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It is arguable that the key assets of the network operator are, firstly, its network; and, secondly, its billing relationship with the end user. As its direct role as a content retailer has diminished, direct carrier billing opens up the possibility of generating a revenue stream which, while it will not necessarily provide a wholescale solution to the underlying problems, may at least deliver revenue streams which equal or even exceed MNO content revenues pre-storefront.

 

Furthermore, there is the opportunity for content monetisation not merely for content delivered to the handset, but across an array of devices. Direct carrier billing may be simply defined as ‘making a payment for goods or services which is charged to the customer’s phone account, either to the monthly phone bill (for contract customers) or as a debit from prepaid credit.’In this section we explore the way in which billing for content has evolved, from the initial PSMS deployments to the more recent emergence of direct carrier billing solutions, with content providers now able to capitalise on the consumer desire for digital content across all platforms by providing a ubiquitous (and straightforward) mechanism to monetise that content. ”

 

If you are interested in more details you can download DIMOCO´s White Paper here

 

Mobile Messaging Market Special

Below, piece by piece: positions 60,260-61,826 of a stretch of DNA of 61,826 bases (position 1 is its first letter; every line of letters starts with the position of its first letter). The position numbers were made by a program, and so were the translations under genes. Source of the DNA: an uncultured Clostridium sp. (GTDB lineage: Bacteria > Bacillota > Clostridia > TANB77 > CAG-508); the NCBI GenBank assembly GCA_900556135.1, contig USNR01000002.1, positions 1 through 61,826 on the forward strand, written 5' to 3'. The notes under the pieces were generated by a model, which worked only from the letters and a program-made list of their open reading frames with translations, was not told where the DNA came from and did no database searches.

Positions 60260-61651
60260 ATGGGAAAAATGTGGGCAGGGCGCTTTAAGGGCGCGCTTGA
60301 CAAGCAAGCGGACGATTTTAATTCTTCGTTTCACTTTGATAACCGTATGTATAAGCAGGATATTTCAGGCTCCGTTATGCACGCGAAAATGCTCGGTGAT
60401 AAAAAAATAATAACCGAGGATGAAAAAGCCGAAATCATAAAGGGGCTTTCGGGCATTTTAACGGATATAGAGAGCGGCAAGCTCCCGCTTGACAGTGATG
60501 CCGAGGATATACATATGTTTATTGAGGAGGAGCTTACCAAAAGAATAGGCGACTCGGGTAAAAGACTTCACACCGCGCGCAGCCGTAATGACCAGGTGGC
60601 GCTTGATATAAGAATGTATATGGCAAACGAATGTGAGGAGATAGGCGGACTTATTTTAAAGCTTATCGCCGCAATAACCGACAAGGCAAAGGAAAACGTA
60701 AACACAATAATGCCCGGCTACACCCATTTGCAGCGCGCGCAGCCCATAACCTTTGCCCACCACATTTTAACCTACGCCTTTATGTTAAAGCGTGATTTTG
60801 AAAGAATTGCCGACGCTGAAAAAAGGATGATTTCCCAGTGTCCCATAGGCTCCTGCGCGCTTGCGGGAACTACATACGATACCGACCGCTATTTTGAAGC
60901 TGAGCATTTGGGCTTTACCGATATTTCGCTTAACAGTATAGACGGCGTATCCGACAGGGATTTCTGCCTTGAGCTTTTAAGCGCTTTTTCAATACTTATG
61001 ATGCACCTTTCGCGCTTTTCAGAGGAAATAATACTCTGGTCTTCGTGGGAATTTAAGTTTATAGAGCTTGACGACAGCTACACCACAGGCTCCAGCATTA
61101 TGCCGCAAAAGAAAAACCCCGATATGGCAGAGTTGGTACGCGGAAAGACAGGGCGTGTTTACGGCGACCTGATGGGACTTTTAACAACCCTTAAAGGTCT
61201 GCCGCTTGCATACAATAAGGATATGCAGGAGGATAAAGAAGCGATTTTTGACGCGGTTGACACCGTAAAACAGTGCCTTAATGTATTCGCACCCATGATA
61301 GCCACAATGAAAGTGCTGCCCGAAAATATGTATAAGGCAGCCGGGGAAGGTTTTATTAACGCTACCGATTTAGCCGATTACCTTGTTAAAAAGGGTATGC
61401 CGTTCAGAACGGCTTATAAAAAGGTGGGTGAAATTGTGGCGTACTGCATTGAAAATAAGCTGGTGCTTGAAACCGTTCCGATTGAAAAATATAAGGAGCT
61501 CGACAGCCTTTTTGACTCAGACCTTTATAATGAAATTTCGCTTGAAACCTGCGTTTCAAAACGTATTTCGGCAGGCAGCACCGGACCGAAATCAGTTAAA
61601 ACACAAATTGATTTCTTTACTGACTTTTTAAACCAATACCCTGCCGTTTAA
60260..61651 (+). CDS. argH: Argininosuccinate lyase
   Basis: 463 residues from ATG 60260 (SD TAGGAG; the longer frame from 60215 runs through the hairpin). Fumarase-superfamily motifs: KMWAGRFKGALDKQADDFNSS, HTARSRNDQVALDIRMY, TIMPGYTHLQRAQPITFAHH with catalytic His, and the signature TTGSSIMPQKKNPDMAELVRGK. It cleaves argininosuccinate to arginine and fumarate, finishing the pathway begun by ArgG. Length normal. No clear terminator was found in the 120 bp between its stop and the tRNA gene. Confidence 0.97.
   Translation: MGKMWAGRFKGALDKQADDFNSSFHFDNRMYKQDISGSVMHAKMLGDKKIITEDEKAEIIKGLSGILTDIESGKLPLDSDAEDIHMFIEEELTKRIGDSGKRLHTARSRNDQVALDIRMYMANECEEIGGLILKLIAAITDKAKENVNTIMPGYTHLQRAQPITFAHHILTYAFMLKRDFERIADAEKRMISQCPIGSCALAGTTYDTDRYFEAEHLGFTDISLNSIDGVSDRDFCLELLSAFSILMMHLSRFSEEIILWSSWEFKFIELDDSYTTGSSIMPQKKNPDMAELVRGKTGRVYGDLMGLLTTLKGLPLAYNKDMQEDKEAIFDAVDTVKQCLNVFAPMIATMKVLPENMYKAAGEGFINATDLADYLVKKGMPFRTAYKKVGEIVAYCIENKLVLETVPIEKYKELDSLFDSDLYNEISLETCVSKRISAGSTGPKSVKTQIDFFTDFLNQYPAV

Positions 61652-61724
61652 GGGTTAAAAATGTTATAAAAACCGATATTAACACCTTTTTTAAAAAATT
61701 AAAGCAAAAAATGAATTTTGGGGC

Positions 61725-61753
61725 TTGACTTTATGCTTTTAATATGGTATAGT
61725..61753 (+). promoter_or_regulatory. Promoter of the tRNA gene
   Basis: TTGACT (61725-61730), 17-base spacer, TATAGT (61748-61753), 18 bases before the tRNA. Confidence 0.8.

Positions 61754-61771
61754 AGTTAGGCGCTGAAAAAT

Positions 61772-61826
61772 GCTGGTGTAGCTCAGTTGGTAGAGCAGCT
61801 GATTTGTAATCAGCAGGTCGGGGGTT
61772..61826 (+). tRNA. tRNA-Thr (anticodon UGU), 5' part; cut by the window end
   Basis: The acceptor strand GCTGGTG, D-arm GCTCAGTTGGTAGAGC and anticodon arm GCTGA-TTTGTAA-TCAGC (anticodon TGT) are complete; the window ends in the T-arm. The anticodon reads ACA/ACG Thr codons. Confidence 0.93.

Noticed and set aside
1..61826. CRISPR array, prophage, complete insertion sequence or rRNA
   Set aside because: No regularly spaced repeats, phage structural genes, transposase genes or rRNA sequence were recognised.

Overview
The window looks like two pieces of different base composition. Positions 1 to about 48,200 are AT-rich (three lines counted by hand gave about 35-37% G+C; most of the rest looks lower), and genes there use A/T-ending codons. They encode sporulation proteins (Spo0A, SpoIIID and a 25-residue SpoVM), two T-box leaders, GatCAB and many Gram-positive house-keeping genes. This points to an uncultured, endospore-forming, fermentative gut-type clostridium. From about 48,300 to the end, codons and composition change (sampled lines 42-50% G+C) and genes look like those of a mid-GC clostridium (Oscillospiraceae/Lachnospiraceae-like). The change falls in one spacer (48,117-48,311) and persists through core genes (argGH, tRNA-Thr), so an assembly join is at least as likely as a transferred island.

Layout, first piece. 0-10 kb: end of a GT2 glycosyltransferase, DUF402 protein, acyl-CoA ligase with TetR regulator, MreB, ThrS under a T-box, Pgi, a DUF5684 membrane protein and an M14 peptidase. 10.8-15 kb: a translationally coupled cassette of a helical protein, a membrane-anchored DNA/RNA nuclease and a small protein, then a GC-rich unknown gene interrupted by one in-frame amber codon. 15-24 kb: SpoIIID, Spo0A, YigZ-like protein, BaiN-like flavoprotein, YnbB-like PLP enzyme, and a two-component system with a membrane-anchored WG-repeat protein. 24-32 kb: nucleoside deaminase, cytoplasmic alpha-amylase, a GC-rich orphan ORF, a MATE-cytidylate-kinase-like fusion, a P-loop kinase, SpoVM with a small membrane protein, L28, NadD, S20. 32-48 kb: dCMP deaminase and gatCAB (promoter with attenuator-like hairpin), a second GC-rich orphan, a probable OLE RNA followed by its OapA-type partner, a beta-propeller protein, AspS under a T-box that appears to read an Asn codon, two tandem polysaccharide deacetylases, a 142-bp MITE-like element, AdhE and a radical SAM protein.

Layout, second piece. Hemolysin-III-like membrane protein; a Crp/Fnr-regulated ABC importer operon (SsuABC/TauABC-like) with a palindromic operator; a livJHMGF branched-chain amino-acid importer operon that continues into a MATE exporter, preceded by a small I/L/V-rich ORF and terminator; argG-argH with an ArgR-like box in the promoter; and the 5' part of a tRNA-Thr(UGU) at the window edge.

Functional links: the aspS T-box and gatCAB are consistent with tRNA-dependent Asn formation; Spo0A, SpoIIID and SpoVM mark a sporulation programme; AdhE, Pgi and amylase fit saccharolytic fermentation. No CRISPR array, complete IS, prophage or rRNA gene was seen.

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DIMOCO publishes a mobile messaging market special and shows the development, the usage and the opportunities on the European Application-to-Person- and Person-to-Application-market. An increase from 184 billion text messages in 2012 to 283 billion text messages in 2017 is forecasted by the research company Portio Research. France, United Kingdom, Italy, Germany and Turkey are the top 5 European A2P- and P2A-markets. Companies from various industries use mobile messaging for all enterprise areas. Speed, reliability, price and direct reach are the key drivers of this enormous growing business.

“SMS is and will remain an important market in the future. When we think about companies communicating with their customers and vice versa, there are many possibilities to use the mobile messaging channel. The application-to-person and the person-to-application segment is a strong growth market”, Gerald Tauchner, DIMOCO CEO.

 

According to Portio Research France (32.9 billion A2P- and P2A-SMS in 2012), United Kingdom (26.6 billion A2P- and P2A-SMS in 2012), Italy (17.4 billion A2P- and P2A-SMS in 2012), Germany (11.5 billion A2P- and P2A-SMS in 2012) and Turkey (10.5 billion A2P- and P2A-SMS in 2012) are the top five European Application-to-Person- and Person-to-Application markets.

 

“With the increasing focus on mobile banking, mobile payments and mobile health, we believe that the contribution of the A2P/P2A-category will increase over the next years. According to our forecasts, close to a quarter of total text messages will either originate from or terminate at an application server by the end of 2017”, says Karl Whitfield, Portio Research Managing Director.